Ohio Farmers Union President Roger Wise and longtime member James Zumbrink were quoted in the Columbus Dispatch today regarding the drought and Congress’ inattention to the Farm Bill.
This year’s drought, affecting a huge swath of the United States is severely disrupting agriculture from corn to livestock grazing. Here’s a bit of the Dispatch coverage – click the link at the end to read the whole story at their website:
WASHINGTON — In a Congress that is arguably the most broken in years, if not decades, the farm bill stands out as a symbol of its inability to agree on, well, almost anything.
Farmers this year have faced a devastating drought — so far, the federal government has named 1,369 counties across 31 states disaster areas — and traditionally would rely on the farm bill to provide a crucial safety net.
But the current farm bill, authorized in 2008, runs out on Sept. 30, and some elements of the 2008 bill already have expired. While a new bill passed the Senate in June, and a House committee approved a different bill earlier this month, the full House has been unable to agree on a measure.
The holdup: An unlikely coalition of members has kept House leadership from bringing it to the floor for a vote. It includes members on the left concerned that the bill doesn’t do enough to provide food to the poor and those on the right concerned it spends too much.
It’s a caucus of intractability, and it is spurring increased worry as the deadline approaches.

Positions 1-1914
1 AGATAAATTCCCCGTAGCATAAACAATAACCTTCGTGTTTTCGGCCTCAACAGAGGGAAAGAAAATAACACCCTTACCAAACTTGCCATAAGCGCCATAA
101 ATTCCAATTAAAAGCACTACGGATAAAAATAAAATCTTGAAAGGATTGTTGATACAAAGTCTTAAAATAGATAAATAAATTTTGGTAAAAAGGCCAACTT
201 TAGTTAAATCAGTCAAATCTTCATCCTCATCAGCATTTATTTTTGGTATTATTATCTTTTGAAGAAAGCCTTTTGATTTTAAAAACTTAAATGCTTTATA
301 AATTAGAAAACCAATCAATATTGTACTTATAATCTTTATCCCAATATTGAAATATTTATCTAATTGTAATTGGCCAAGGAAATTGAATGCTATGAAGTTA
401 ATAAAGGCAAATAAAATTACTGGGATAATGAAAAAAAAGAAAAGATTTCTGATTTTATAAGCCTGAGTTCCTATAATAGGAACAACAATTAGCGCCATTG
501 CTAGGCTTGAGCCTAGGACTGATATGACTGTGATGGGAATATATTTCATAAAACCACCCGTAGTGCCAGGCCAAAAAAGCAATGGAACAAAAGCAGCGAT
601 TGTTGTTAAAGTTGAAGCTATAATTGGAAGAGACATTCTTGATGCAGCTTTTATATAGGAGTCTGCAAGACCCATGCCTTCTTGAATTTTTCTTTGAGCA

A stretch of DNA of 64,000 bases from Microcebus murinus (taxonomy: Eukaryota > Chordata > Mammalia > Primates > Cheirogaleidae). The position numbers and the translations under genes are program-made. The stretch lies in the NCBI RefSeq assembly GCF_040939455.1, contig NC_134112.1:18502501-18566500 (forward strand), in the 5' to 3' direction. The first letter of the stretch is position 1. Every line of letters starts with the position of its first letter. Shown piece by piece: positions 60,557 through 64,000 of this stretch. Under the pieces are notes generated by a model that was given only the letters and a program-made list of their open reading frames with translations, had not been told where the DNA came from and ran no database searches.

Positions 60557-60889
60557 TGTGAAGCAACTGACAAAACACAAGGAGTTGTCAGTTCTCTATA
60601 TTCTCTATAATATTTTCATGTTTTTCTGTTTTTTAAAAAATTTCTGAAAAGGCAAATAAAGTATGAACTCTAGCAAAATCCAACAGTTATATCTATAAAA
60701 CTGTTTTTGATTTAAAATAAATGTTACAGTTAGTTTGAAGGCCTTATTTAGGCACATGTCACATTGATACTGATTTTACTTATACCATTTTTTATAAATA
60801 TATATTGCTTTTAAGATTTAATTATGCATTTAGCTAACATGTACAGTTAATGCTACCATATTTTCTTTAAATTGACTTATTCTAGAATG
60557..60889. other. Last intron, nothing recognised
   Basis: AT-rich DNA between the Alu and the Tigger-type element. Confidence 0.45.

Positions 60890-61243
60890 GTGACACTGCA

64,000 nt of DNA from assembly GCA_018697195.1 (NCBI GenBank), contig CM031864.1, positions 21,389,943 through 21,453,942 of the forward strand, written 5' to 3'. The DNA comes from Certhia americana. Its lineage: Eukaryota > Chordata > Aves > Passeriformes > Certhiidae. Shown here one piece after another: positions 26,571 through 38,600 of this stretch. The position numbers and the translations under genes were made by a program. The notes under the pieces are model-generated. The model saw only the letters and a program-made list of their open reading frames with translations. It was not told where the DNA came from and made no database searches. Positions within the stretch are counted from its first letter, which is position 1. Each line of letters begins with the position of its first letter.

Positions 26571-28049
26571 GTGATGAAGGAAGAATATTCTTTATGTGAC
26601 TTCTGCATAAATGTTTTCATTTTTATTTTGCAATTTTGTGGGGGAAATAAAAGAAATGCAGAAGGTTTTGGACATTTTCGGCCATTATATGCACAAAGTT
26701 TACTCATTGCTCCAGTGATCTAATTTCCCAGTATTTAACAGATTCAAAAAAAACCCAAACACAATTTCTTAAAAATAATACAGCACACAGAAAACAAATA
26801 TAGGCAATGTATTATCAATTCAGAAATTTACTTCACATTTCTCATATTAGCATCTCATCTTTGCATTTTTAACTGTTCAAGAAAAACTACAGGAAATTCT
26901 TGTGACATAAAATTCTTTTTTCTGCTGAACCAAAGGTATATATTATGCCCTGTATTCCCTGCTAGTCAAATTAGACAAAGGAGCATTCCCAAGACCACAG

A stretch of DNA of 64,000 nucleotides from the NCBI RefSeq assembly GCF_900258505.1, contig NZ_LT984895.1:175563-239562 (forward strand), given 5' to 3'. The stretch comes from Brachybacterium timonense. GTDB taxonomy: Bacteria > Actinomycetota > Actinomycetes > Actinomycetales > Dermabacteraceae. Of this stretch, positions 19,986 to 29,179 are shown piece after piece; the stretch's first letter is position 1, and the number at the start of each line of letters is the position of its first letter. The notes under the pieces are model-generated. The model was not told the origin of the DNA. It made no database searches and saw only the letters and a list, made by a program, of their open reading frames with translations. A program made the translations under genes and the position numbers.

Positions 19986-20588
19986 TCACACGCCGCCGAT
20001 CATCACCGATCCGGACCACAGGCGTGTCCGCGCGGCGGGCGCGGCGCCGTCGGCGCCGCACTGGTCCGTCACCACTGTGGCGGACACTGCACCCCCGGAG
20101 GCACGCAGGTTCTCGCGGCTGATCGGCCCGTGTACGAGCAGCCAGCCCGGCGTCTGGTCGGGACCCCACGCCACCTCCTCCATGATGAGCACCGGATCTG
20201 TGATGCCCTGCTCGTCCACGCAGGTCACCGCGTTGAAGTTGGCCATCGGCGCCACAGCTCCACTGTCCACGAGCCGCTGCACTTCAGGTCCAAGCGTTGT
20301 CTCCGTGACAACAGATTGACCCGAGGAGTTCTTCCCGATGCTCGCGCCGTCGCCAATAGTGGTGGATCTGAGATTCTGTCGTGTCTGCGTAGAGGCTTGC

“We need farm bills and farm legislation in times of catastrophe,” said Roger Wise, a northwestern Ohio farmer who is also president of the Ohio Farmers Union. Wise said he’s not crazy about the Senate bill or the House bill, but “the critical thing is we have a farm bill.”
Farmers affected by this year’s drought will be able to receive federally subsidized crop insurance, assuming they’ve signed up. Still, the drought has presented a stark reminder to many of the importance of federally subsidized crop insurance, and it has lent a level of uncertainty to future years.
In Ohio, only five counties in the northwest have been named disaster areas, but that’s only because they border counties in Michigan or Indiana that have been formally declared drought areas. Ohio Gov. John Kasich has urged the federal government to declare an emergency for Ohio farmers affected by the drought.
Ohio farmers have definitely been affected.
Jim Zumbrink, a farmer from Rossburg in Darke County, expects his corn crop to be paltry this fall. He said he’s always a year behind in marketing, and will bring last year’s grain to market this year. But “next year, we won’t have anything to market. And that’s when it will really hurt me.”
He said he’d be OK with an extension of the farm bill. He would not be OK, he said, with the farm bill expiring.
“Something’s better than nothing,” he said.
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